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Document stages in plenary
Document selected : B8-0640/2017

Texts tabled :

B8-0640/2017

Debates :

PV 16/11/2017 - 4.1

Votes :

PV 16/11/2017 - 7.1

Texts adopted :

P8_TA(2017)0443

MOTION FOR A RESOLUTION
PDF 288kWORD 52k
See also joint motion for a resolution RC-B8-0634/2017
14.11.2017
PE614.246v01-00
 
B8-0640/2017

with request for inclusion in the agenda for a debate on cases of breaches of human rights, democracy and the rule of law

pursuant to Rule 135 of the Rules of Procedure


on Freedom of Expression in Sudan, notably the case of Mohamed Zine El Abidine (2017/2961(RSP))


Javier Nart, Hilde Vautmans, Izaskun Bilbao Barandica, Nedzhmi Ali, Petras Auštrevičius, Beatriz Becerra Basterrechea, Dita Charanzová, Gérard Deprez, Martina Dlabajová, Fredrick Federley, Nathalie Griesbeck, Marian Harkin, Filiz Hyusmenova, Ivan Jakovčić, Petr Ježek, Ilhan Kyuchyuk, Patricia Lalonde, Louis Michel, Urmas Paet, Maite Pagazaurtundúa Ruiz, Jozo Radoš, Frédérique Ries, Robert Rochefort, Jasenko Selimovic, Pavel Telička, Ivo Vajgl, Marietje Schaake, Johannes Cornelis van Baalen, Cecilia Wikström, Valentinas Mazuronis on behalf of the ALDE Group
NB: This motion for a resolution is available in the original language only.

European Parliament resolution on Freedom of Expression in Sudan, notably the case of Mohamed Zine El Abidine (2017/2961(RSP))  
B8‑0640/2017

The European Parliament,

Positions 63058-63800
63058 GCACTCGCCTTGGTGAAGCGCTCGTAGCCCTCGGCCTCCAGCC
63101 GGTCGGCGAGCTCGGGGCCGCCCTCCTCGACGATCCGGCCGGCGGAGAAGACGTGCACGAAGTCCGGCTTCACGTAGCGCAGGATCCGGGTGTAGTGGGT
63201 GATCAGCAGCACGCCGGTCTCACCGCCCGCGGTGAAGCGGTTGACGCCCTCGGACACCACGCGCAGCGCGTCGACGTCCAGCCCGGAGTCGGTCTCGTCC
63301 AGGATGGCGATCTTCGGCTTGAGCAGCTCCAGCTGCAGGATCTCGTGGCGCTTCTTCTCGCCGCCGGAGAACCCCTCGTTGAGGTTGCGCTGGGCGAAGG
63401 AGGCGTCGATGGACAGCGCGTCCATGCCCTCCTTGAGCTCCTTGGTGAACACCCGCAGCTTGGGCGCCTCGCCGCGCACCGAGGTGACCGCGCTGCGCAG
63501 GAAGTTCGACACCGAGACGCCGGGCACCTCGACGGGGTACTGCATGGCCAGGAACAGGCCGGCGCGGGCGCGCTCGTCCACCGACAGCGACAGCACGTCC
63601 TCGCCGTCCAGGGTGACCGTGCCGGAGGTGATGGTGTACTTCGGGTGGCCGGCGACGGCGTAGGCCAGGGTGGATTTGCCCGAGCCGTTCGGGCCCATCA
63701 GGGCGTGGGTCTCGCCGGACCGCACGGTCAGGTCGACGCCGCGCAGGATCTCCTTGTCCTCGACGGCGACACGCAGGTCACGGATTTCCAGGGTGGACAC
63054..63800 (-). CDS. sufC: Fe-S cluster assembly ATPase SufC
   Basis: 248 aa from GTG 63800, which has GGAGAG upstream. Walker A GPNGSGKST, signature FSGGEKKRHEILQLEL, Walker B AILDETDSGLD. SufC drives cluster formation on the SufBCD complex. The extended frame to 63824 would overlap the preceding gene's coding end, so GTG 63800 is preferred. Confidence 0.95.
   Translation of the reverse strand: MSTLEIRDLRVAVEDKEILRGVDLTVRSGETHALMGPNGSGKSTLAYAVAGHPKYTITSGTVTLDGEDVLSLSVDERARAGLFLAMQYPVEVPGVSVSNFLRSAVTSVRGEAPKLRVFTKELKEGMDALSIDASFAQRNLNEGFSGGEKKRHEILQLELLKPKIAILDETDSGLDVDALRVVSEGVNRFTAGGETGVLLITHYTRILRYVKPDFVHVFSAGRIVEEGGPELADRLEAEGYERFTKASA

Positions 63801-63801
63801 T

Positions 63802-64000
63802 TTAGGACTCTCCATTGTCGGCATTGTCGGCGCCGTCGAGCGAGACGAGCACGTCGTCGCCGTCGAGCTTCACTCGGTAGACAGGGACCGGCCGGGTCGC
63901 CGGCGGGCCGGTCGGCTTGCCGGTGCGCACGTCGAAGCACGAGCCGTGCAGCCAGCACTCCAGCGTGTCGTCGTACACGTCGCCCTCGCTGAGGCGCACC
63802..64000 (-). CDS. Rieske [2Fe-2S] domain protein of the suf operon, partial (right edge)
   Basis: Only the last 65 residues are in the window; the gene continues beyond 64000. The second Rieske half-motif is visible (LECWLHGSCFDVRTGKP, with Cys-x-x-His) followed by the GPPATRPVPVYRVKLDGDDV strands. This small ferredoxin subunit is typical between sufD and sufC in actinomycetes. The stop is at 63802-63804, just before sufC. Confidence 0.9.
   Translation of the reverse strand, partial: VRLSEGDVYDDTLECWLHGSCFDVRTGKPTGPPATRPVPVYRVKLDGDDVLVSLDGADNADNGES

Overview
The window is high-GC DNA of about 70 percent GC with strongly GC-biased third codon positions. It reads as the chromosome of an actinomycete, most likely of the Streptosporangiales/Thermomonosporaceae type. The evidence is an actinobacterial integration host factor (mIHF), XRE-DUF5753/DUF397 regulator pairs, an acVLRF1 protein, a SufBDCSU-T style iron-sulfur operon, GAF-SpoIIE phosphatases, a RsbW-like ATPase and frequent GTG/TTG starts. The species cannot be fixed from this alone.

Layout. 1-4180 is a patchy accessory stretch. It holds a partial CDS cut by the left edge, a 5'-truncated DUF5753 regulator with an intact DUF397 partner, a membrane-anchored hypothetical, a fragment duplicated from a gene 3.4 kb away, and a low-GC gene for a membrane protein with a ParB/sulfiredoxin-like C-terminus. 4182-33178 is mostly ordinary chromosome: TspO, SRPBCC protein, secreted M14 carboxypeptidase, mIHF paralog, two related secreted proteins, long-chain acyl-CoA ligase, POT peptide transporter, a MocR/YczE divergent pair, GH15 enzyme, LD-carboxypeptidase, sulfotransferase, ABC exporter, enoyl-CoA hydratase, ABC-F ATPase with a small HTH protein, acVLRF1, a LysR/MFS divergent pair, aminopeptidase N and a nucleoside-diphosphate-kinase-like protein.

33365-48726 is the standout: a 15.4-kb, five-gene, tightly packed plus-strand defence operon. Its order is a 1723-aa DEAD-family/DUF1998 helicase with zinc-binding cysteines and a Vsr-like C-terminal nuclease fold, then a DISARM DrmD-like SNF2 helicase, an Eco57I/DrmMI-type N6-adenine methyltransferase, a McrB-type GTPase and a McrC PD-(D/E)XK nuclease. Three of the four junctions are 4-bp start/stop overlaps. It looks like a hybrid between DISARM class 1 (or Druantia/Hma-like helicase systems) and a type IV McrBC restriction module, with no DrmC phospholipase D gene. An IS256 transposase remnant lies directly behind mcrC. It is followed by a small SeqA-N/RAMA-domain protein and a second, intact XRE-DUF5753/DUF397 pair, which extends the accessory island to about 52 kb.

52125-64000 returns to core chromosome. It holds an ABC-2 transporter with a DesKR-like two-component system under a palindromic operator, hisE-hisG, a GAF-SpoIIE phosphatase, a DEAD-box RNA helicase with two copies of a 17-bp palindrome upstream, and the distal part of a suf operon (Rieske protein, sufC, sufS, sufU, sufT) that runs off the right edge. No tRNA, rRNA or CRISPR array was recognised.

-having regard to its previous resolutions on the situation in Sudan on 6 October 2016 and 16 December 2014;

-having regard to the UN General Assembly resolution 60/251 of 15 March 2006 and the UN Human Rights Council resolutions 5/1 and 5/2 of 18 June 2007;

-having regard to the human rights experts’ report of 19 May 2014 issued under the Special Procedures of the UN Human Rights Council;

-having regard to the International Covenant on Civil and Political Rights;

-having regard to the Universal Declaration of Human Rights of 1948;

-having regard to the African Charter on Human and Peoples’ Rights;

-having regard to the Arab Charter on Human Rights;

-having regard to Sudan’s national human rights plan adopted in 2013, based on the principles of universality and equality of all people;

-having regard to the Doha Document for Peace in Darfur signed by the Sudanese government in May of 2011;

-having regard to the EU intervention in the 33rd session of the UNHRC in Geneva from 13-30 September 2016 during the interactive Dialogue with the Independent Expert on Sudan;

-having regard to the ‘Sudan Call’ declaration on the ‘Establishment of a State of Citizenship and Democracy’;

-having regard to the 2017 World Press Freedom Index by Reporters Without Borders (RSF), for freedom of information;

-having regard to the European Commission mission to Sudan by Christos Stylianides on 22-23 October 2017;

-having regard to Rule 135 of its Rules of Procedure;

 

A. Whereas on 23 October 2017 journalist Mohamed Zine El Abidine was handed a three-year suspended jail term by a Sudanese court for publishing an article accusing President Omar al-Bashir's family of corruption; whereas Sudan's powerful National Intelligence and Security Service (NISS) filed charges against Mr. Abidine in 2012 after his piece was published that included "violating the journalism code of ethics" and threatening public order;